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My kitten was locked in the garage!

post #1 of 5
Thread Starter 
I had a meeting to go to tonight. I knew my husband and kids (4 and 6) would be in and out because it was a nice evening so I warned him to keep an eye on the cat.

I pull up at 8:45pm and hit the button for the garage door --- my 5 month old kitten is in the garage freaked out jumping at the door to the house and finally runs and hides somewhere behind the workbench. I quickly hit the button to shut him in and went in the front door.

So, I say to my husband, "why is the cat in the bleepidy bleepidy garage?" "He is? You must of let him out there." Impossible since I was in my car the whole time!

So, I go in the garage and call him. He comes running out at the sound of my voice. He is so happy to see me. I brought him inside and he was all over me.

This makes me so worried. I feel like a prisoner in my own home and like I can't trust anyone. The other day we had a baby-sitter and I told her the kids are not to go outside when we are not home for this reason. I am supposed to go away with some friends for four days in a couple month and I'm thinking of sending my cat to my mothers -- I just can't trust my husband and kids -- if the cat does get out they may not even realize it. My mother would be much better at keeping an eye on the door and she and my dad don't go out nearly as much as we do.

I do have him microchipped and I am toying with the idea of making him wear a collar with the microchip id and my name on it. I think cats don't like collars much though.
post #2 of 5
They do get used to collars. Make sure it's fairly firm the first couple of days - it's easier to get their paws/mouth into it if it's a bit loose, then loosen it to a better fit once he's used to it.

Our indoor kitties wear collars with their animal controls tags which has animal control's phone number as well as their ID number- you just never know!
post #3 of 5
Swanie got out into the garage shortly after we got him from the shelter. We come and go only through the garage since we got the cats, putting the garage door down before we open the house door. Anyway, we came home one night, and I went looking for Swanie. Couldn't find him anywhere, even rattling the treat bag didn't get him running. I was starting to get panicky, asked my husband, he didn't get into the garage is he? Husband said, he's not out there, we would have seen him. As I walked by the door to the garage, I heard MEOW! MEOW! MEOW! Opened the door and he came flying in. I was so happy to see him, he was happy to see me, but I was freaking that he might have found some antifreeze to get into (we have older cars that leak who knows what). I rubbed him all over, he thought I was petting him and loved it. Now we're super vigilant when we come and go.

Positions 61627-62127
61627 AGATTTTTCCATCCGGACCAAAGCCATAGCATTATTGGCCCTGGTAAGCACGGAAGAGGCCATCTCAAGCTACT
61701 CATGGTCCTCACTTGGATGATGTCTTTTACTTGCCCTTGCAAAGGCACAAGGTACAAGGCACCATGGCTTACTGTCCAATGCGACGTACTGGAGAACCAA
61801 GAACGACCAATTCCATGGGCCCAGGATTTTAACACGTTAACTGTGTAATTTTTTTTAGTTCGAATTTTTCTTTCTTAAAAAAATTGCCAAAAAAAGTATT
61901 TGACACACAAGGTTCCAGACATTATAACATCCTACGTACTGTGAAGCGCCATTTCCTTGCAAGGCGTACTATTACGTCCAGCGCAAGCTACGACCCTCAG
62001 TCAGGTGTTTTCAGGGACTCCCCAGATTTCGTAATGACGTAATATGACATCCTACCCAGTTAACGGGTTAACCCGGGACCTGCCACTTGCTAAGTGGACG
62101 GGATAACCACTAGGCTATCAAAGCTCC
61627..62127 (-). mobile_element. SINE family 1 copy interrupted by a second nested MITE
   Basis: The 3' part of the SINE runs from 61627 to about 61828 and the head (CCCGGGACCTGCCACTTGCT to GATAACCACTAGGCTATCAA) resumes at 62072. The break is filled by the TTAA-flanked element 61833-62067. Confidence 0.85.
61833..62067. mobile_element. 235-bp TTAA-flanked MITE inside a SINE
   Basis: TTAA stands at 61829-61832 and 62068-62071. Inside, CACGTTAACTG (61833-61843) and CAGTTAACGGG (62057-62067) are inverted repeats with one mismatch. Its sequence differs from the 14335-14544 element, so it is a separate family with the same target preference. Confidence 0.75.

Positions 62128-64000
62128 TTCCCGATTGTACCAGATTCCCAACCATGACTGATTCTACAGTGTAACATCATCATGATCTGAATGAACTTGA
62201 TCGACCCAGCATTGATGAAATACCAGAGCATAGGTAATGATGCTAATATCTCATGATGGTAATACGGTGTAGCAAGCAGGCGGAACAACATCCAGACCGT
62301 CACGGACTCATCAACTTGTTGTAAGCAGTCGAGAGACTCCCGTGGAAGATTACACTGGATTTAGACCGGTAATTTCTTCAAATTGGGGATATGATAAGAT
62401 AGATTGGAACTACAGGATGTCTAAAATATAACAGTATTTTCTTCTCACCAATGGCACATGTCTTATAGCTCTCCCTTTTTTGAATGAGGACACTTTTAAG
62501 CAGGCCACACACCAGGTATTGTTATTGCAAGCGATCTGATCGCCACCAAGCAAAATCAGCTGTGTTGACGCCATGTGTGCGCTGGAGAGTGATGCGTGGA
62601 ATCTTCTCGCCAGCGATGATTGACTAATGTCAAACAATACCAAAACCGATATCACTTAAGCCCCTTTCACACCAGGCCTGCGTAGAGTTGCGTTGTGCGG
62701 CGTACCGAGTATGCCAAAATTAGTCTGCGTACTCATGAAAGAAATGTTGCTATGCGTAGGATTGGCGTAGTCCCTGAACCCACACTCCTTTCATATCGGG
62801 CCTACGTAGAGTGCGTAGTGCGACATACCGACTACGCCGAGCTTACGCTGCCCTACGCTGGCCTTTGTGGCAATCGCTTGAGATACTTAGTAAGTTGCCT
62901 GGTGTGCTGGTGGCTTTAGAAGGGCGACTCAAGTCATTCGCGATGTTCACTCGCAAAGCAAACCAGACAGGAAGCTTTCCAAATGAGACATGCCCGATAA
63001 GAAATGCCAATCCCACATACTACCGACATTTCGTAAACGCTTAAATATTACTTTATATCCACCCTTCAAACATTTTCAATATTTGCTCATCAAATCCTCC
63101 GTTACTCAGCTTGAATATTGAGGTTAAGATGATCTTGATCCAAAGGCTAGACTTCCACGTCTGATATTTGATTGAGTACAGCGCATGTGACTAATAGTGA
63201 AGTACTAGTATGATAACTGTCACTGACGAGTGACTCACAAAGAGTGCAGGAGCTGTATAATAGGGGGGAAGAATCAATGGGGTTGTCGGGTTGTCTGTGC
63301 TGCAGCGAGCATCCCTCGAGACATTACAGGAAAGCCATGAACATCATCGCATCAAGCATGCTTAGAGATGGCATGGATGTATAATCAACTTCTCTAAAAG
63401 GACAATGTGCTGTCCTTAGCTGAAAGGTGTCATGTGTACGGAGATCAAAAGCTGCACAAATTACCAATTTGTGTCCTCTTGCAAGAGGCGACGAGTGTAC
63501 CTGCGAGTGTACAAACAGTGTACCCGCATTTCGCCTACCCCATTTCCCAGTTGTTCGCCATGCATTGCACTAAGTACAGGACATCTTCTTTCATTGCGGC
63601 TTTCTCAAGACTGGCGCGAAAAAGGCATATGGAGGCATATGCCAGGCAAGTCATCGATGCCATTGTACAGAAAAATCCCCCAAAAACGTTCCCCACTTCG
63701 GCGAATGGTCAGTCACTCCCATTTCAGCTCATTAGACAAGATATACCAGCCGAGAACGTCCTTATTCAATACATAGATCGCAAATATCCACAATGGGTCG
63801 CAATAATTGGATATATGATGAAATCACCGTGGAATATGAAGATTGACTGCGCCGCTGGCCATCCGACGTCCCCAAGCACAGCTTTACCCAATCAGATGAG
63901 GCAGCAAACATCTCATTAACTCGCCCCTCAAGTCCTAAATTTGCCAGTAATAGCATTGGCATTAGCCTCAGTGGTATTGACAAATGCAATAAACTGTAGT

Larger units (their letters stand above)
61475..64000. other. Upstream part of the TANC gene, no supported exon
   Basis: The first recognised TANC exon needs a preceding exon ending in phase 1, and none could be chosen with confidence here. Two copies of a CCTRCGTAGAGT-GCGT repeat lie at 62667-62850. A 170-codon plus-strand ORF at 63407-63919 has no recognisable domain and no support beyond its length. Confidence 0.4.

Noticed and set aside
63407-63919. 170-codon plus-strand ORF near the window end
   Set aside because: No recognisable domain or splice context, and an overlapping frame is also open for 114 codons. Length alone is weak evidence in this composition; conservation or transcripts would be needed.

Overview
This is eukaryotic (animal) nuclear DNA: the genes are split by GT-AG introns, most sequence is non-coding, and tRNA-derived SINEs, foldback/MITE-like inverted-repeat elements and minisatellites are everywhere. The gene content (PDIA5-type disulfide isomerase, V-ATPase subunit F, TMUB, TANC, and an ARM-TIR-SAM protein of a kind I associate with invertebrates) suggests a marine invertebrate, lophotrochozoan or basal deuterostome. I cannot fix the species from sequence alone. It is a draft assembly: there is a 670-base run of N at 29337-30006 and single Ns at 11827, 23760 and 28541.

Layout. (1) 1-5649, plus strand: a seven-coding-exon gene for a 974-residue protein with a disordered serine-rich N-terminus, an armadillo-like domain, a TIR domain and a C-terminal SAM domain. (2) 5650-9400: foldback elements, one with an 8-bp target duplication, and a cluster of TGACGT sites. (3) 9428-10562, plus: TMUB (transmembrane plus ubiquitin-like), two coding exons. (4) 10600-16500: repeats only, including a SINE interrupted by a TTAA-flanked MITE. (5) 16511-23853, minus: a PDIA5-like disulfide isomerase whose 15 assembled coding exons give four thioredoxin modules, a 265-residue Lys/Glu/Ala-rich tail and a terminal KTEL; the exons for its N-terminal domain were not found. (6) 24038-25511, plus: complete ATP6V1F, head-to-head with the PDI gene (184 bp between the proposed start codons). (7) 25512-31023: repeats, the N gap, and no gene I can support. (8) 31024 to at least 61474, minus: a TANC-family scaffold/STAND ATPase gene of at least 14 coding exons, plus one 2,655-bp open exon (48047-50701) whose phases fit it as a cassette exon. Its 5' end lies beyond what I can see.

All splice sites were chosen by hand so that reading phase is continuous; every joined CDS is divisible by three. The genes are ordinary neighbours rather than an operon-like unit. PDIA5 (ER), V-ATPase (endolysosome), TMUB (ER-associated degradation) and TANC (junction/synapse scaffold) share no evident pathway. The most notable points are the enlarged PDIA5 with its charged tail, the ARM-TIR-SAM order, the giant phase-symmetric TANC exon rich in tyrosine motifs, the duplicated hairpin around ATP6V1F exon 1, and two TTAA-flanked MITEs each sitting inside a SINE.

It's bad though if your husband and kids aren't as committed to the cat's whereabouts as you are - I'm lucky hubby and I both feel the same way.

That's one of the downsides of keeping an indoor only cat, you can no longer come and go the way you used to, and you really have to train yourself to be watchful because they can be sneaky little buggers.
post #4 of 5
We're lucky in that we can take our kitty for walks oustside in the leash, and all she really wants to do is sit at our doorstep and watch the world go by. So she's always trying to get out when we get home, but she just sits on the doorstep and rolls around.

She sometimes plays with her mousey out there as well, and if her mousey falls off the doorstep, she jumps down, gets the mousey, and brings it back to the doorstep And at least this way if she does manage to "escape", she knows how to get back home.
post #5 of 5
I think the problem with your husband and kids is that they probably view the cat as "just a cat" instead of a member of the family. I'm sure that if it was a toddler that they would be more careful and mindful.

Now how you get them to change their view about the cat? I had no idea. I consider my pets members of my family and treat them as such. However, I know some people that have a pet and it's just an "animal" to them. They care about it, but not like they would a person.
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